3 Different Strategy Retreat Questions to Consider

3 Different Strategy Retreat Questions to Consider
Facebook Twitter Email LinkedIn

Different Strategy Retreat Questions to Consider

The objective of most strategy retreats is to create a clear, believable, and implementable strategic plan to take the executive team and the company to the next level.  Strategy retreats can be great for organizational alignment and team building, but often those benefits are not maximized unless the right issues are fully uncovered and honestly addressed.  While the deliverable typically consists of the critical few strategic actions that will make the biggest impact (we like using a one page strategy communication map), too many leadership teams do not ask different strategy retreat questions to get at the heart of the matter.

The Importance of Strategic Clarity
Too many leadership teams do not invest the time required to create an aligned and winning strategy.  That is a mistake.  Strategies matter.

  • Our organizational alignment research found that strategic clarity accounts for up to 31% of the difference between high and low performing organizations in terms of revenue growth, profitability, customer loyalty, and employee engagement.
  • Strategic clarity however, is not as easy as it sounds.  Our research also found that while most agree that a winning strategy is of utmost importance, two-thirds disagree about or misunderstand the specific next steps necessary to execute it at their own organization.

Ask Different Strategy Retreat Questions to Get It Right
If you are in charge of Strategic Planning Retreat Facilitation or for developing a strategy for your team or company, invest enough time with the right stakeholders to ask and answer different strategy retreat questions to ensure your team:

Three Different Strategy Retreat Questions to Consider
Here are three different strategy retreat questions to consider at your next strategic planning session to shake things up a bit:

  1. What Would Someone from the Outside Do If They Were in Charge?
    We have always liked this question. Imagine that a new leader came in or that another company just acquired your organization.  What would they start, stop, and continue doing based upon their new and fresh perspective?

    Because organizations often get so immersed in “the way things have always been done,” it can be difficult to consider new and innovative ways to answer big strategic questions or solve touchy strategic problems.

    Try to break the established code of how “it’s always been done” so you can come up with more innovative solutions.  Challenge yourself to explain the rationale for current assumptions, beliefs, and practices.  Challenge past solutions and test new approaches.

    Often you’ll find that the reason you set things up as you did has become obsolete, ineffective, or irrelevant.

  2. What Part of the Business Does Not Fit?
    Examine all aspects of your partnerships, products, and services. They should mesh in a way that serves the organization as a whole. Is there a piece of the puzzle that doesn’t quite fit your go-to-market strategy or unique value proposition?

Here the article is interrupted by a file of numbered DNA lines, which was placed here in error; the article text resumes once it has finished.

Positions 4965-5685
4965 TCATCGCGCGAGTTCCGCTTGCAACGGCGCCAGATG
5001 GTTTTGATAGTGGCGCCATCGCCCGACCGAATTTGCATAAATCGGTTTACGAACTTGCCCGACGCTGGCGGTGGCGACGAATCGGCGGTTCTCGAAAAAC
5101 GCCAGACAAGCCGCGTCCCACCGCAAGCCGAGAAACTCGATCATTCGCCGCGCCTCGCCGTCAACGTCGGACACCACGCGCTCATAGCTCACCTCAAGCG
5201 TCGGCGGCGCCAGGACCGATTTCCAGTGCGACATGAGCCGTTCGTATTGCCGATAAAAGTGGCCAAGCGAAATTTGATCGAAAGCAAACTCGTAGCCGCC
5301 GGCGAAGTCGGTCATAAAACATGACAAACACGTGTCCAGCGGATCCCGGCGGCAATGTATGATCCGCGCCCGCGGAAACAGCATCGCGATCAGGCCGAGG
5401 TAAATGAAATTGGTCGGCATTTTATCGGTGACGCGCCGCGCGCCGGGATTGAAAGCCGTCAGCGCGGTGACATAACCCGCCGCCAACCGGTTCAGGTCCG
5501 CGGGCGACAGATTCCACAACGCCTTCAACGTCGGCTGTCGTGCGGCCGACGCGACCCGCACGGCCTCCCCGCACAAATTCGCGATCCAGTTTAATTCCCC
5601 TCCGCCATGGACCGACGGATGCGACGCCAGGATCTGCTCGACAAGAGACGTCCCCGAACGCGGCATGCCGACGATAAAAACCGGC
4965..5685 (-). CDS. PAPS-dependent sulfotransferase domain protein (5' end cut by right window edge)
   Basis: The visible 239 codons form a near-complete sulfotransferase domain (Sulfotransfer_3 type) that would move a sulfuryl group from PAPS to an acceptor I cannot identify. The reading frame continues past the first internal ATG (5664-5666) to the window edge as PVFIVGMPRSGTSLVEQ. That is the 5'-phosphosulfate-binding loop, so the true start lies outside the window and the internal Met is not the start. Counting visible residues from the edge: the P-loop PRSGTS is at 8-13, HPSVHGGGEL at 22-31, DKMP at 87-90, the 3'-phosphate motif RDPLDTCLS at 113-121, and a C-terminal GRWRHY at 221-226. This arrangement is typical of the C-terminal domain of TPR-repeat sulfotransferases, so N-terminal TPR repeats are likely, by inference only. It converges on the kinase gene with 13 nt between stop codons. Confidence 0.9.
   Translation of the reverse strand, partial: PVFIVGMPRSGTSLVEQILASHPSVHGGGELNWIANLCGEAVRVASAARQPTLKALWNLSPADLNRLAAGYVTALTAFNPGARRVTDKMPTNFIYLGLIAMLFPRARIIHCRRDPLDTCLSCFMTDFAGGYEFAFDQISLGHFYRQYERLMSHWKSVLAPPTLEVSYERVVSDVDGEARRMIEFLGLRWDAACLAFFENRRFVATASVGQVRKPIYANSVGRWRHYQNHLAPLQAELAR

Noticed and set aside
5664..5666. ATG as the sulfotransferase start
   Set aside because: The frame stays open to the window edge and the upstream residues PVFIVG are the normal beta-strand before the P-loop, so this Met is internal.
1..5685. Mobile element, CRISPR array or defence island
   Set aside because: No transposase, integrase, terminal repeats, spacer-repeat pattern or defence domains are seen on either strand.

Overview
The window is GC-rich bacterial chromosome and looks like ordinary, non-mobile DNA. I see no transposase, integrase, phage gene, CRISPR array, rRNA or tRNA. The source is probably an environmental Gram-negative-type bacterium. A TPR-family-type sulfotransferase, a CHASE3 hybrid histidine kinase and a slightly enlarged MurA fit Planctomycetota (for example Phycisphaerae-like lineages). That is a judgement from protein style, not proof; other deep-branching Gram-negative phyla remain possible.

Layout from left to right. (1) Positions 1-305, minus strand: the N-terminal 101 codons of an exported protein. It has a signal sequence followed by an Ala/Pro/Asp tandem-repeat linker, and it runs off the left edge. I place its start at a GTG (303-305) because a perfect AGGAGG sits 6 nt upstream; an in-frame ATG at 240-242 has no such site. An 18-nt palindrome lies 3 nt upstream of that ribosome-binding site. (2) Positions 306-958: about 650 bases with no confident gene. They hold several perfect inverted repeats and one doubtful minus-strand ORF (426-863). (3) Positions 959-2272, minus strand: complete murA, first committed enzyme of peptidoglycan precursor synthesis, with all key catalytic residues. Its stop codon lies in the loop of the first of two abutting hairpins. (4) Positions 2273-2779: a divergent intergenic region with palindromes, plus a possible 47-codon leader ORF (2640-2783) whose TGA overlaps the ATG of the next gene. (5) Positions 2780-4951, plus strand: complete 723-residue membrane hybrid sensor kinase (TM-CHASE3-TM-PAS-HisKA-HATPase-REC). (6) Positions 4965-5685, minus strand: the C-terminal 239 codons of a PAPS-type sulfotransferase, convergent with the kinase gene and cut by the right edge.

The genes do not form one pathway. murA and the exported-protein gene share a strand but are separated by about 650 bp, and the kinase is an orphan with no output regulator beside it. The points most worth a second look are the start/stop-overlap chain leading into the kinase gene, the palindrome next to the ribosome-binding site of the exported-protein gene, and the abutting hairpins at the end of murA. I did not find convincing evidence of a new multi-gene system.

Then reassess its importance relative to the other activities of the business.  Maybe the company would work more effectively and efficiently without it.  Then ask yourself, is there a critical component that is missing or being underutilized?

    A company and its strategic plan can only do so much at once while performing at a high level.  A well-crafted strategy is ruthless in terms of focus, energy, and investment.  Rationalize wherever you can.

    In our experience, more than two or three big bets are too many.

  3. Is Our Corporate Culture Helping or Hindering Our Strategic Ambitions?
    Strategy must go through culture to be implemented. Think of culture as how work gets done — the collective attitude, assumptions, purpose, and behaviors of a company’s workforce. Culture exists in every company whether by design or by default.

    Your job as a leader is to assess your organizational culture and ensure that it helps to move your strategy forward, not impede its progress. Smart leaders purposefully craft and nurture a culture that will align with and support their company’s unique organizational goals across ten research-backed dimensions of culture.

    Creating organizational alignment between strategy and culture allows everyone to act with a more unified mindset. If, for instance, your strategy calls for a market leader approach to product development, but your organizational culture is based upon only introducing new products and services after the market has shown they work, your culture will be misaligned with your strategy.

    The same could be said about risk tolerance.  If your culture takes pride in eliminating all risks prior to moving forward with decisions, but your strategy needs the organization to embrace taking chances, your decision making culture and strategic objectives will be at odds.

The Bottom Line
A well-crafted strategy provides a meaningful road map for the future and guides critical business decisions and resource allocation. Take the time to think it through from all angles. Sound planning will result in sound business.

If this made you question the effectiveness of your last strategy retreat, download Should You Facilitate Your Own Strategy Retreat?

Evaluate your Performance


Get key strategy, culture, and talent tools from industry experts that work


Health Checks

Assess how you stack up against leading organizations in areas matter most



Download published articles from experts to stay ahead of the competition



Review proven research-backed approaches to get aligned



Stay up to do date on the latest best practices that drive higher performance


Client Case Studies

Explore real world results for clients like you striving to create higher performance